Can coffee boost the libido? Une caffe is sexy: it is hot, black, lively and gives you an instant kick. It is full of heady aroma. And yes, coffee CAN be weapon of seduction, “prendere un uomo per la gola”, “take a man by his throat” as they say in Italia …
Lavazza has long understood this with its playful, sensual and even occasionally scandalous imagery. At one time the company received a rap on the knuckles by the Ethical Trade Council of Sweden for an ad campaign it considered sexist …
If you plan to visit Torino with its fabulous and elegant cafes and chocolate shops, do check out the hyper-caffeinated Lavazza Museum which opened in June of 2018 at Lavazza’s Nuvola Headquarters. Here you will experience immersive multimedia installations and learn about global coffee culture, 120 plus years of Lavazza family & company history and view more than 50 years of advertising, which has always been highly imaginative, provocative and edgy. But what kind of coffee museum would this be without a free sample? At the end of your visit, you can try one classic drink and something new, like a coffee-infused cocktail. Another of the many reasons to visit Torino.
The Eternal City is filled with some of the most extraordinary works of ancient art; one the most beautiful is surprisingly one of the least visited. It’s the summer dining room from the Villa of Livia, who was the wife of Emperor Augustus. Life-size frescoes of trees, flowers, fruit and birds decorate four walls to create a continuous 360° view. The luxuriant paradise was unearthed in 1863 and dates back to 39 B.C., now housed in Palazzo Massimo, Rome’s Archaeological Museum (located near the train station and Santa Maria Maggiore).
Allow yourself to be completely immersed as Livia’s garden casts its enchanting spell. A lush Eden grows improbably beyond an illusionistic fence where birds take flight in sky whose color variations create a mesmerizing atmospheric effect. You can almost detect the rustling of wind through the leaves. Scholars have recognized a plethora of vegetation including umbrella pine, oak, red fir, quince, pomegranate, orange, myrtle, oleander, date palm, strawberry, laurel, cypress, ivy, acanthus, rose, poppy, iris, violet, chamomile, chrysanthemum, fern and more! Livia lived to 83, extraordinary for the time, and was the only woman to be deified for her service to the Empire.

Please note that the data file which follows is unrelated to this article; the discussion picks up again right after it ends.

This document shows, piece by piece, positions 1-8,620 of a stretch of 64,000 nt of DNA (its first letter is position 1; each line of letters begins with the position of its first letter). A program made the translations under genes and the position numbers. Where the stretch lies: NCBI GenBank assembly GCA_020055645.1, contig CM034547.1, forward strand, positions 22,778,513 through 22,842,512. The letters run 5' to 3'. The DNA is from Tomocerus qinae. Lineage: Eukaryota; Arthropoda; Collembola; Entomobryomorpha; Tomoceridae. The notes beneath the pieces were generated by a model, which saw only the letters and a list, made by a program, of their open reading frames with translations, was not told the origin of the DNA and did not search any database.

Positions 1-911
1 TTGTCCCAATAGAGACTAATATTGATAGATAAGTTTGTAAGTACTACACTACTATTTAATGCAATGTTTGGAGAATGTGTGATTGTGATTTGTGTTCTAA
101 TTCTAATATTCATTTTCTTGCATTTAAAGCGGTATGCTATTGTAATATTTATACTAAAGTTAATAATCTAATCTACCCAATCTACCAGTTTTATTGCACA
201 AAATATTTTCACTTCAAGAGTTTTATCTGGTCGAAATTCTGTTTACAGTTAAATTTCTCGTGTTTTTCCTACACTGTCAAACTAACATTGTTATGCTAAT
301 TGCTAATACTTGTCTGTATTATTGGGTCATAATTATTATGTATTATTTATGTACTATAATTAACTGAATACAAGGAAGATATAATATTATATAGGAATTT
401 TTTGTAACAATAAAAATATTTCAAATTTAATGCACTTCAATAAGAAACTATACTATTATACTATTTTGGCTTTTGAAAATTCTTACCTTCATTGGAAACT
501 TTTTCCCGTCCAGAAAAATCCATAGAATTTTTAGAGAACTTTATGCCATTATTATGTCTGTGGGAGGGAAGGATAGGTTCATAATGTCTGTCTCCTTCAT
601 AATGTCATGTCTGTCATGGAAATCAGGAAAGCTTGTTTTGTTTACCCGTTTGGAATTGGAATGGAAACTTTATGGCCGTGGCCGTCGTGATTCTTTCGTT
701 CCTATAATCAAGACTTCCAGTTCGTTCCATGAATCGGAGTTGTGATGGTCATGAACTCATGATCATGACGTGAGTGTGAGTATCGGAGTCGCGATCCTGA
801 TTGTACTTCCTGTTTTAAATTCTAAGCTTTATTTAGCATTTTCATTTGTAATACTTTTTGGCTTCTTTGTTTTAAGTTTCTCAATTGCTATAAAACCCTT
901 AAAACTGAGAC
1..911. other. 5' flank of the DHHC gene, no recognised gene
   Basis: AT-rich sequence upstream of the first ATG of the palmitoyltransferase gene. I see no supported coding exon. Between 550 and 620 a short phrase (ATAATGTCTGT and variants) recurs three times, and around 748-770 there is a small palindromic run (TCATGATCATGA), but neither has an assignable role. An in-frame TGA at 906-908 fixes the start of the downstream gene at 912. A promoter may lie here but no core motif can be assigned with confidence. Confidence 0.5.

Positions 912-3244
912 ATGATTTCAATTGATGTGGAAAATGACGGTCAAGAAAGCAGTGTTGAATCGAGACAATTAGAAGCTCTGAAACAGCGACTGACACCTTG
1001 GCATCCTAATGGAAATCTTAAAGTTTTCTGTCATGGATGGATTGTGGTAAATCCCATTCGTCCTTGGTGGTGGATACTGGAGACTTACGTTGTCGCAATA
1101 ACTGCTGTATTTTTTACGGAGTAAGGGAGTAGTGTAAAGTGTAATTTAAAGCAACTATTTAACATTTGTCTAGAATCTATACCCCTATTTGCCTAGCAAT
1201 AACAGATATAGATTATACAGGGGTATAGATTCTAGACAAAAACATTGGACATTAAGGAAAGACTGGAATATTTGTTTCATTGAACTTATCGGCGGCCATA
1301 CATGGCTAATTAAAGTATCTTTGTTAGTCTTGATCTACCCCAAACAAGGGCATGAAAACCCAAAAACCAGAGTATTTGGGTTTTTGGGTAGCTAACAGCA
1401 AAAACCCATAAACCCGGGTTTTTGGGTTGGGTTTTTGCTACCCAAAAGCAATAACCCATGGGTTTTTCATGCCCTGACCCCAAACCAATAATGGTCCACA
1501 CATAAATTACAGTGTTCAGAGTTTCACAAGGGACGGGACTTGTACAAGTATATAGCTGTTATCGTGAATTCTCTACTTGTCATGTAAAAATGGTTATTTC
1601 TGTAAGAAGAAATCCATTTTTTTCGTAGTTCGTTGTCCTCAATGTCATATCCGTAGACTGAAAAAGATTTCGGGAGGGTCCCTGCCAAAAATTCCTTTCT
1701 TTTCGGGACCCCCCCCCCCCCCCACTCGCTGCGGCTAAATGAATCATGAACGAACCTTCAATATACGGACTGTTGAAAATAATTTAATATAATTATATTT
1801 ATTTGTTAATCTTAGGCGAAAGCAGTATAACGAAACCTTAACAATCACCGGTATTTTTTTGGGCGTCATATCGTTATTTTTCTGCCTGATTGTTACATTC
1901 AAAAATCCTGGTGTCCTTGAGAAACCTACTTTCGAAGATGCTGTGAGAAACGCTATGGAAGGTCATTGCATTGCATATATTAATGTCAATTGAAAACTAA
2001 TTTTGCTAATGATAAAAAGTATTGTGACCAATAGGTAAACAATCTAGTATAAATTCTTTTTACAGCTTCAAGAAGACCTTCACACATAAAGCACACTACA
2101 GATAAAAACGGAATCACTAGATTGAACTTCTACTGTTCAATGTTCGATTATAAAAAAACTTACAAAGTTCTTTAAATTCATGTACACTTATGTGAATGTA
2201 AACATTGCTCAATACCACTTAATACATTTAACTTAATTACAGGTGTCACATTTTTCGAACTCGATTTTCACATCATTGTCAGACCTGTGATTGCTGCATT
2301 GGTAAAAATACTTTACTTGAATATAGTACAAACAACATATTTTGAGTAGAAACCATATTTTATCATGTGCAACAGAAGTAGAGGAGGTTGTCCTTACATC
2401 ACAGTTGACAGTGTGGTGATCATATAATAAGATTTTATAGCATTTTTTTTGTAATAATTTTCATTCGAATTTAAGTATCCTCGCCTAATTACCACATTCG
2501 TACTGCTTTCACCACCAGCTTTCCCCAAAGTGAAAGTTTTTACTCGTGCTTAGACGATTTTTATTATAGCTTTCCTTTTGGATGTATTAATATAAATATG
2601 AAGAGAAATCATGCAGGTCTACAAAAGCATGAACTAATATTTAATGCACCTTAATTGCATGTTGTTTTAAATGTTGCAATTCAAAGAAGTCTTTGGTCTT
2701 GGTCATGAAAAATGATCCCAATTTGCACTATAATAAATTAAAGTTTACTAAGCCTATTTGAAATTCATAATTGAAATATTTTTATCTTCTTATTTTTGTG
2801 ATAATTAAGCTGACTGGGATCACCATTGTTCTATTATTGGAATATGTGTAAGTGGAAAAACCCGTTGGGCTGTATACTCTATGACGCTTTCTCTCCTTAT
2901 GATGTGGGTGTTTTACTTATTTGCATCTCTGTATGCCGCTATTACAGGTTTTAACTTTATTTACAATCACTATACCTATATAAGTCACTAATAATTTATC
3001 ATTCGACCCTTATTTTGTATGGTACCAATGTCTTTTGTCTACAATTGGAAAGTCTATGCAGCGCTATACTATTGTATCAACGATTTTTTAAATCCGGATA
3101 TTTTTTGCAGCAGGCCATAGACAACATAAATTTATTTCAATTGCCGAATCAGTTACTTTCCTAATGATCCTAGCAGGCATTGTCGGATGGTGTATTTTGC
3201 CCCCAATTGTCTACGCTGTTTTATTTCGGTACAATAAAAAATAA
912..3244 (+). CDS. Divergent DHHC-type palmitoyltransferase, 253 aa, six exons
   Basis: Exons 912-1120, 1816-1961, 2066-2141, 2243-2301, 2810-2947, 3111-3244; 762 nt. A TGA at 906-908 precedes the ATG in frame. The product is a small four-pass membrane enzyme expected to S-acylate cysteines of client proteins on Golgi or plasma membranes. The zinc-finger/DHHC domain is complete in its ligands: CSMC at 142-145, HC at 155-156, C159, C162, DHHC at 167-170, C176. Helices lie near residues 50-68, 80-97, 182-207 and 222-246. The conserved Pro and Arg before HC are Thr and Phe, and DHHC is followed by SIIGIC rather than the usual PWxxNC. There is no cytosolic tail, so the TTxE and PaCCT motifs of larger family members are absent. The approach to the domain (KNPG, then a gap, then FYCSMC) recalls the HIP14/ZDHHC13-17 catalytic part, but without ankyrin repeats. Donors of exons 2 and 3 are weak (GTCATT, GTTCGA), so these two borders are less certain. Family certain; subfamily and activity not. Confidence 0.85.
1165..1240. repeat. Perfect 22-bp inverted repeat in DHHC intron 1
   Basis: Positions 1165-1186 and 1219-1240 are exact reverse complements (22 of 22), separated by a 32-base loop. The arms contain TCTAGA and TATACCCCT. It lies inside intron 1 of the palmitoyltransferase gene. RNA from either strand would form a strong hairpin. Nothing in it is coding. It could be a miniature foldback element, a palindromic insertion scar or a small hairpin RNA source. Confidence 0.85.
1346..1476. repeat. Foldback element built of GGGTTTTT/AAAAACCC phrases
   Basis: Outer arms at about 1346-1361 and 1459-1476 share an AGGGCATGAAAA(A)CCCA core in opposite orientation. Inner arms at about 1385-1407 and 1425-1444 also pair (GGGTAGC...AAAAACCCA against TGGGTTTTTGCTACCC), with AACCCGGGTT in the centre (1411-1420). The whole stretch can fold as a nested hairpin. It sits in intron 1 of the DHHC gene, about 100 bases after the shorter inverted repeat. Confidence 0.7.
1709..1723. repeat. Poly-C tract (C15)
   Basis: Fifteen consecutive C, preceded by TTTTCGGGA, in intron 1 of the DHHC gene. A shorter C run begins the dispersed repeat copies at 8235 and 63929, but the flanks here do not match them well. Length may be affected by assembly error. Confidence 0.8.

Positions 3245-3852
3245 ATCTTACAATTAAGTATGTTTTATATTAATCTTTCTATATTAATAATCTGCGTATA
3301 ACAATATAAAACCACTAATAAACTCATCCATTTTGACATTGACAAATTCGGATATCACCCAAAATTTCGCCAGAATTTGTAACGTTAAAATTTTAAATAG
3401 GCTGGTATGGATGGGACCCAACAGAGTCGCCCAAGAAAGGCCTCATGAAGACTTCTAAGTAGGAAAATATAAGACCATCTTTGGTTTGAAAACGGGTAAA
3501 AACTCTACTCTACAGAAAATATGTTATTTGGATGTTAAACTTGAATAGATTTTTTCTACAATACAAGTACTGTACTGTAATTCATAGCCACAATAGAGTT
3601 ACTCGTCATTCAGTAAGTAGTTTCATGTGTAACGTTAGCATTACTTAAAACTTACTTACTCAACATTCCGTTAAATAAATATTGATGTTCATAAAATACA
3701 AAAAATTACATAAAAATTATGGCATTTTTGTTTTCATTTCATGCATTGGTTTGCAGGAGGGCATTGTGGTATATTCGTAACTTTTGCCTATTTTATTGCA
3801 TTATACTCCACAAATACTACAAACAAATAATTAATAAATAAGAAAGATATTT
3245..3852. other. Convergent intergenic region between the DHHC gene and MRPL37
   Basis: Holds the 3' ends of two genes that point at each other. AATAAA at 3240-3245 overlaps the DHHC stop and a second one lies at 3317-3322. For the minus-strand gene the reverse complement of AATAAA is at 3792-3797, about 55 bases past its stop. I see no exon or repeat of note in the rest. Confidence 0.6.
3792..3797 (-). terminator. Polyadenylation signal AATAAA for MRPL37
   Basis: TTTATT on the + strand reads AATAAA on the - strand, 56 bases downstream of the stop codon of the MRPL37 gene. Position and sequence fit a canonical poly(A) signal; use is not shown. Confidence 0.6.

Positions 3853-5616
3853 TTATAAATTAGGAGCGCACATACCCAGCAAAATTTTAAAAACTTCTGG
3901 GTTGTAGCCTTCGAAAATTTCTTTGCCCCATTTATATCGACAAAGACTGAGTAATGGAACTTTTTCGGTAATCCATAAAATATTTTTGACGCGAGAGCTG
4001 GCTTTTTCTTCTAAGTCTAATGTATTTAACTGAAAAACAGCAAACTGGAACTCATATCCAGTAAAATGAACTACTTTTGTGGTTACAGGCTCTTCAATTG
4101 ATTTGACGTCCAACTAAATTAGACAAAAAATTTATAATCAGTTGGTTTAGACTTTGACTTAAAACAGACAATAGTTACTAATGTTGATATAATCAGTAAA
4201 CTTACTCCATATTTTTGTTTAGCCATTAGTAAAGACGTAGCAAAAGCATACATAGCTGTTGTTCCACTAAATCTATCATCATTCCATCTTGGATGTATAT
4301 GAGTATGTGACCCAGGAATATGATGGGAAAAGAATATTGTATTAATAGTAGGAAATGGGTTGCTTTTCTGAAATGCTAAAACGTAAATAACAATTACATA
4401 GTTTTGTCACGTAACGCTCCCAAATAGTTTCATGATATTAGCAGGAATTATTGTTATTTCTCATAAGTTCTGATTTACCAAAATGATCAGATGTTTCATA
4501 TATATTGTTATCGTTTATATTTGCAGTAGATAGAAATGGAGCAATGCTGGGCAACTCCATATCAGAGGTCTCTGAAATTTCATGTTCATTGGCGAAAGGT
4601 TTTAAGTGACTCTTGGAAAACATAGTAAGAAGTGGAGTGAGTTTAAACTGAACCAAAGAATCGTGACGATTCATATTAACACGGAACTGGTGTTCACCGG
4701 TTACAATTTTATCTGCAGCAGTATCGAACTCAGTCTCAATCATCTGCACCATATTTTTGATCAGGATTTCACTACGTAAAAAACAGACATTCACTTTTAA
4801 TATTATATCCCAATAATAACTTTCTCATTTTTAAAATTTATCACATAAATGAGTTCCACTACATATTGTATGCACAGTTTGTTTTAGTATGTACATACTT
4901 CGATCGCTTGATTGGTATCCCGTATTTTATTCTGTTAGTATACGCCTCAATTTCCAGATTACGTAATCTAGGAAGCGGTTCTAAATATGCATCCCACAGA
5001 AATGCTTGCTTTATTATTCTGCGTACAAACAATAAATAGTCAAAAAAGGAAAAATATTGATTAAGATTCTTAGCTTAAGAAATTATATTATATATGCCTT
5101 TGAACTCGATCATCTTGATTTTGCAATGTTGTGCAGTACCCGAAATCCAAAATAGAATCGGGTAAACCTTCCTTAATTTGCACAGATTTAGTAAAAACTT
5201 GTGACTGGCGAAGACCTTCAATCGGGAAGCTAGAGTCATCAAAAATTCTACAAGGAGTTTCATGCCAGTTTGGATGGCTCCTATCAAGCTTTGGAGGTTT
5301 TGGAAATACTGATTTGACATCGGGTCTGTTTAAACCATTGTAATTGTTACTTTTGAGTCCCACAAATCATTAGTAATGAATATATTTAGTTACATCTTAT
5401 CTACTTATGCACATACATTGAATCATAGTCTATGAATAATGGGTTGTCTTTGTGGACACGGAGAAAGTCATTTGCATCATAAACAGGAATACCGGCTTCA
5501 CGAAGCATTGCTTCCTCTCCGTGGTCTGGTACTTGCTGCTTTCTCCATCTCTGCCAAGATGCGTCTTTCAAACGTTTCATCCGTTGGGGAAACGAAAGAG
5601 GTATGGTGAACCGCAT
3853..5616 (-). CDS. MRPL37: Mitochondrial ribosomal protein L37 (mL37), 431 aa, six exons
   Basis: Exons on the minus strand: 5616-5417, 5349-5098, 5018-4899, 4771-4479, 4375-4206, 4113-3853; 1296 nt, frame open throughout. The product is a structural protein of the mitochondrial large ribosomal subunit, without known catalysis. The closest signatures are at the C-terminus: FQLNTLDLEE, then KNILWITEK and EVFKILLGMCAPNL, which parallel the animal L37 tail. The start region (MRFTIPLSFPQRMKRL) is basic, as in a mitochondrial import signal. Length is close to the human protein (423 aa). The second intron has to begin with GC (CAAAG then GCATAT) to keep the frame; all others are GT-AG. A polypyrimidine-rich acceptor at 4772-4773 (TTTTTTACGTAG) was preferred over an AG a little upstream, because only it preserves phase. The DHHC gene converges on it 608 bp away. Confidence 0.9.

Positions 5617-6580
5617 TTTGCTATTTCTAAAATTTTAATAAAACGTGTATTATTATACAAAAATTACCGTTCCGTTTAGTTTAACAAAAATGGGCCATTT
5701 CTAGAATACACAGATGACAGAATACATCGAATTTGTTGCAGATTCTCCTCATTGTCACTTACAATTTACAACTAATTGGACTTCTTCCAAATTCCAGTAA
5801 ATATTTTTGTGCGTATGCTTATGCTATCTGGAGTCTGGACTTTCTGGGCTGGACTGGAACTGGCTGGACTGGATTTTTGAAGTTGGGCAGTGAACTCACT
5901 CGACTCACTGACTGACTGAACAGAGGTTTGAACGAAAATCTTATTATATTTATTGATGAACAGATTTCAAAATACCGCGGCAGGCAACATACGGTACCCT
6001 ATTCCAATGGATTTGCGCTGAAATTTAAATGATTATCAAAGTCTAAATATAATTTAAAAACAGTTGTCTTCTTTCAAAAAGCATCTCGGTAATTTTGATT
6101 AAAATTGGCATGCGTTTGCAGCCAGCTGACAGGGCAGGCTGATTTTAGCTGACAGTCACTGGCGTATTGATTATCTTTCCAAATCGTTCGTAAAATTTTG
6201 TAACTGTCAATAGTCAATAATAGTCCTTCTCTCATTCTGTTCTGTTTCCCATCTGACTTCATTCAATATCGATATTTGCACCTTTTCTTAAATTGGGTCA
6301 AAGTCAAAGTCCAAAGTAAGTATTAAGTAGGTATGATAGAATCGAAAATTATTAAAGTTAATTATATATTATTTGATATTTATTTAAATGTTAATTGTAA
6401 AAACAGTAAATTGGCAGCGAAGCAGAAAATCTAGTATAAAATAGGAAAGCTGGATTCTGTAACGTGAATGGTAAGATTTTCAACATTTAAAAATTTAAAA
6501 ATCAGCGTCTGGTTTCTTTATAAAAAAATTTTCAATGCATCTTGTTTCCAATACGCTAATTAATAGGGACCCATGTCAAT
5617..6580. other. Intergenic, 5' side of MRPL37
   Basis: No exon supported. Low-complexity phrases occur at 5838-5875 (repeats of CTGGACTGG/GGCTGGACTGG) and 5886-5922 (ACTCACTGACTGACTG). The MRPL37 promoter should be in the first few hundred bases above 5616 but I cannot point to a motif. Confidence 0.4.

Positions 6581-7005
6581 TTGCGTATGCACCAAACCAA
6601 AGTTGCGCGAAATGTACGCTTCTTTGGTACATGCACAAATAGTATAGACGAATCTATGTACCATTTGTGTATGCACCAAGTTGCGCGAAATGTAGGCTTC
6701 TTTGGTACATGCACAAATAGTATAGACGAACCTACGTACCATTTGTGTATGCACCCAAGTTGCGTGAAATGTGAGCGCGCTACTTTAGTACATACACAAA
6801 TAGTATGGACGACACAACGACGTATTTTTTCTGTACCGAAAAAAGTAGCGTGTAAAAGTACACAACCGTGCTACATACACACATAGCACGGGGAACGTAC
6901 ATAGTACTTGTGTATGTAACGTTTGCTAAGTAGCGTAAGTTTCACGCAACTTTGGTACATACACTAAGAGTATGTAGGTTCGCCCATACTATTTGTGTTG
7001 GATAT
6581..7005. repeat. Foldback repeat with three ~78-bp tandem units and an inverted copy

Palazzo Massimo also has an extensive collection of statuary, mosaics, frescoes and coins. Be sure and visit the next time you are in Roma!
Forty minutes from Murano, world famous for its glass, is the island village of Burano, famous for its lace … and where the dazzling colors of locales like the Caribbean meet the haunting qualities of the Venetian lagoons. Many visitors to Venice, perhaps forgetting one out of confusion with the other, or perhaps due to time constraints, choose to go to Murano and not take the second 40-minute vaporetto journey to its almost-namesake. But those who do are treated to some very yummy eye-candy. Along the canals are charming two-story houses — cherry, pink, chartreuse, azure, tangerine and canary yellow, with contrasting-hued shutters, brightly patterned curtains for doors, window boxes and ceramic pots overflowing with flowers, and some very nicely art-directed clotheslines.
No one really knows how all this exuberance began, but there are, naturally, many stories about the origin of Burano’s vivacious color scheme. One plausible suggestion was that back in the day, painting each house a different color helped define property lines. Another more amusing, though less plausible suggestion is that on days of winter fog or very rough seas, the fishermen could not go fishing and spent their day playing cards and drinking vino. By the evening they were feeling so festive they couldn’t recognize their own houses. So it was decided to paint every house a different color so every wife could be sure the right man would return to the right home after a day on the town.